What about ${\alpha }_{3}?$ We must have $3α3 = -( α1+2α2+2α4+α5+2α6+α0 ) = -(1+2ω) (e1+e2+e3)$ so that $α3 = θ(e1+e2+e3)$ where $\theta =-\frac{1}{3}\left(1+2\omega \right)$ (see figure) $PICTURE$ In this representation the roots of ${E}_{6}$ are $±ζei where ζ3=1, ±θ( ζ1e1 + ζ2e2 + ζ3e3 ) where ζ1,ζ2,ζ3 are cube roots of unity.$ For these are certainly roots, and there are $2⋅3⋅3+2⋅33 = 18+54 = 72$ of them. So they are all the roots of ${E}_{6}.$

Exercise: Figure out the action of the Weyl group in this description.
5. $R$ of the type ${E}_{7}:$ $PICTURE$ Here $P7>2P>2Q>2Q7$ ${Q}_{7}$ is easily described; it is the lattice of all $\left({n}_{1},...,{n}_{8}\right)\in {ℤ}^{8}$ such that $\sum {n}_{i}=0.$
Exercise: Figure out the roots of ${E}_{7}$ in this representation $ei-ej, 56 of these, 12 ∑±ei with 4 minus signs, 70 of these.$ What are the roots of ${E}_{7}$ in this description?
Take then $α7 = -12 ( α1+2α2+3α3+4α4+3α5+2α6+α0 ) = -12 ( e1+⋯+e4-e5-⋯-e8 ).$ So certainly all of the vectors are roots. There are $2\left(\genfrac{}{}{0}{}{8}{2}\right)+\left(\genfrac{}{}{0}{}{8}{4}\right)=56+70=126$ of these vectors, hence they are the lot.
6. Again take So we may take and then $α6 = -12 ( α1+2α2+3α3+4α4+3α5+2α7+α0 ) = -12 ( e1+⋯+e6+f7 ).$ So certainly the following vectors are roots: $±ei±ej (1≤i So these are all roots.

## Orders of the Weyl groups of

Recall (Exercise): $R$ irreducible, Then $\alpha ,\beta$ are in the same $W-$orbit. Apply this when $R={E}_{6},{E}_{7},{E}_{8}.$ The roots form a single $W-$orbit. Consider in particular the highest root $\phi =-{\alpha }_{0}.$ Since $\phi \in \stackrel{—}{C},$ the stabilizer ${W}_{\phi }$ is generated by the ${s}_{i}$ such that ${\alpha }_{i}\perp \phi .$ So we can read off ${W}_{\phi }$ from the extended Dynkin diagram, and we have $\mathrm{Card}\left(R\right)=|W/{W}_{\phi }|,$ hence $|W| = |Wφ|Card(R).$ ${E}_{6}:$ hence $|W| = 72⋅6! = 27⋅34⋅5.$ ${E}_{7}:$ hence $|W| = 126⋅25⋅6! = 210⋅34⋅5⋅7 = 7!⋅4!⋅4!.$ ${E}_{8}:$ hence $|W| = 240⋅210⋅34⋅5⋅7 = 214⋅35⋅52⋅7 = 8!⋅6!⋅4!.$ ${F}_{4}:$ 24 long roots, ${W}_{\phi }=W\left({C}_{3}\right),$ hence $|W| = 24⋅23⋅3! = 1152 = 27⋅32.$

## The Weyl groups of

1. For ${E}_{6}$ we have $|P/Q|=f=3,$ hence $P>Q>3P.$ Since $|P/3P|={3}^{6}$ it follows that $Q/3P$ has order ${3}^{5},$ hence is a 5-dimensional vector space over the field ${𝔽}_{3}$ of 3 elements. If the scalar product is normalized so that ${|\alpha |}^{2}=2$ for all $\alpha \in R,$ it induces a nonsingular scalar product on $Q/3P.$ So $W$ acts on $Q/3P$ as a group of orthogonal transformations, i.e. $W In fact $W$ has index 2 in this group (but it is not $S{O}_{5}\left({𝔽}_{3}\right),$ but another subgroup of index 2). Now in general for a Chevalley group $G=G\left({𝔽}_{q}\right)$ we have $|G/B| = W(q) |B| = (q-1)rqN$ ($r$ the rank, $N$ the number of positive roots). So $|G| = qN(q-1)rW(q) = qN ∏i=1r (qdi-1).$ If $G=S{O}_{5}\left({𝔽}_{3}\right)$ then $q=3,$ $R$ is of type ${B}_{2},$ so that $|W| = |SO5(𝔽3)| = 34(33-1)(34-1) = 34⋅8⋅80 = 27⋅34⋅5.$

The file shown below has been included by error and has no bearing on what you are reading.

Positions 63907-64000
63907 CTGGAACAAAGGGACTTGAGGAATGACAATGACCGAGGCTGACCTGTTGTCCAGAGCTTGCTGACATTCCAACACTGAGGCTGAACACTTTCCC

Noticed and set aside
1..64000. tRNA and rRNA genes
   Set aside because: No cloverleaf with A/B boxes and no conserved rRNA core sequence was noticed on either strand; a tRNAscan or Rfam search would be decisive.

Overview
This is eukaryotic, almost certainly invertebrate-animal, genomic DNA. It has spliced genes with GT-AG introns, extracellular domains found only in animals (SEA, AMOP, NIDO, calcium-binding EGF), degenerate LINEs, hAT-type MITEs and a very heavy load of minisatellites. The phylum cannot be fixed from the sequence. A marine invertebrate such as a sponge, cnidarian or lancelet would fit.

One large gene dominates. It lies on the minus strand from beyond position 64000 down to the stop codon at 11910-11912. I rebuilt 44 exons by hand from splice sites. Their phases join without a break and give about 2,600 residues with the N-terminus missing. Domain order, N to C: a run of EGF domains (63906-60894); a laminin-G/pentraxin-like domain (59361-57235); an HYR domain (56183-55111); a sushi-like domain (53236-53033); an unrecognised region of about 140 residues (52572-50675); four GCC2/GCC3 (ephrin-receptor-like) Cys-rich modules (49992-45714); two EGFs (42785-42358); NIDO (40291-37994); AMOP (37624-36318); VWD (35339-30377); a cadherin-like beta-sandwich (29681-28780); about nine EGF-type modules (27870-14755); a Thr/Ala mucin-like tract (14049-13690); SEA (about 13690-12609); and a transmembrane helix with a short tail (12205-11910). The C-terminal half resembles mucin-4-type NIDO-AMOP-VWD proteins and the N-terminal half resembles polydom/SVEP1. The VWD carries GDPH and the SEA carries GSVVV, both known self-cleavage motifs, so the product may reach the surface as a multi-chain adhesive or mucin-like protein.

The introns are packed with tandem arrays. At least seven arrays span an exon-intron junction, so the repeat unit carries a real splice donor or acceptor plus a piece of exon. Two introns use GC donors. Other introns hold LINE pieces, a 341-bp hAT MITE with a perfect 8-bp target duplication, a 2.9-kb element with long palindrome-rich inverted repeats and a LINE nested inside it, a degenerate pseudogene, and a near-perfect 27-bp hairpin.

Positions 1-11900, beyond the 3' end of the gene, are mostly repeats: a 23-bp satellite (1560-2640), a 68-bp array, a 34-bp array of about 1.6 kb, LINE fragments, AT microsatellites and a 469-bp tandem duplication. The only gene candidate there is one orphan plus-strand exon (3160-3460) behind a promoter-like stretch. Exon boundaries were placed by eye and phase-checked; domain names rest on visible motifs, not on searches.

2. For ${E}_{7}$ we have $|P/Q|=f=2,$ hence $P>Q>2P.$ Since $|P/2P|={2}^{7}$ it follows that $Q/2P$ has order ${2}^{6},$ hence is a 6 dimensional space over ${𝔽}_{2}.$ Normalize the scalar product so that ${|\alpha |}^{2}=2$ for all $\alpha \in R,$ then it induces a nonsingular alternating bilinear form on acts and we have an isomorphism $W/(±1) →˜ Sp6(𝔽2).$ For $S{p}_{6},$ the root system is ${C}_{3},$ so that here $q=2,N=9,{d}_{1}=2,{d}_{2}=4,{d}_{3}=6.$ $|Sp6(𝔽2)| = 29 (22-1) (24-1) (26-1) = 29⋅3⋅15⋅63 = 29⋅34⋅5⋅7 (=12|W|).$
3. Again for is a vector space of dimension 7 over ${𝔽}_{2}.$ Normalize the scalar product so that ${|\alpha |}^{2}=1$ this time, for all $\alpha \in R.$ Then we have a nondegenerate quadratic form on $Q/2Q,$ and $W$ acts as a group of orthogonal transformations: we have an isomorphism $W/(±1) →˜ O7(𝔽2).$
4. Repeat Exercise 3 for ${E}_{8}.$ Again we find $W/(±1) →˜ O8(𝔽2)$ (check the orders). For ${O}_{8}$ the root system is ${D}_{4},$ so that $q=2,$ the $d\text{'}s$ are $\left(2,4,4,6\right)$ and $N=12:$ $|SO8(𝔽2)| = 212 (22-1) (24-1)2 (26-1) = 212⋅3⋅152⋅63 = 212⋅35⋅52⋅7$

Arun: The next section appears to be out of order/without context. Have typed and left to be fixed/moved. $∏i=1r 1-tdi 1-t = ∏α∈R+ 1-tht(α)+1 1-tht(α) .$ Let ${h}_{i}=$ number of roots of height Then $∏1r 1-tdi 1-t = ∏i≥1 ( 1-ti+1 1-ti )hi = 1 (1-t)r ∏j≥1 ( 1-ti+1 ) hi-hi+1.$ So $Π(1-tdi) = Π( 1-tj+1 ) hj-hj+1.$ Hence ${h}_{j}-{h}_{j+1}=$ number of degrees ${d}_{i}$ equal to $j+1$ so ${h}_{j}\ge {h}_{j+1}$ i.e. $\eta =\left({h}_{1},{h}_{2},...\right)$ is a partition and $\eta \prime =\left({d}_{1}-1,{d}_{2}-1,...,{d}_{r}-1\right).$

Can now check (3) directly case by case. Probably as quick, if not quicker, than a uniform proof $c(αi) = βi = -∑Ujiγj = -∑UjiLkj-1αk γj = ∑Lkj-1α + k L-1U.$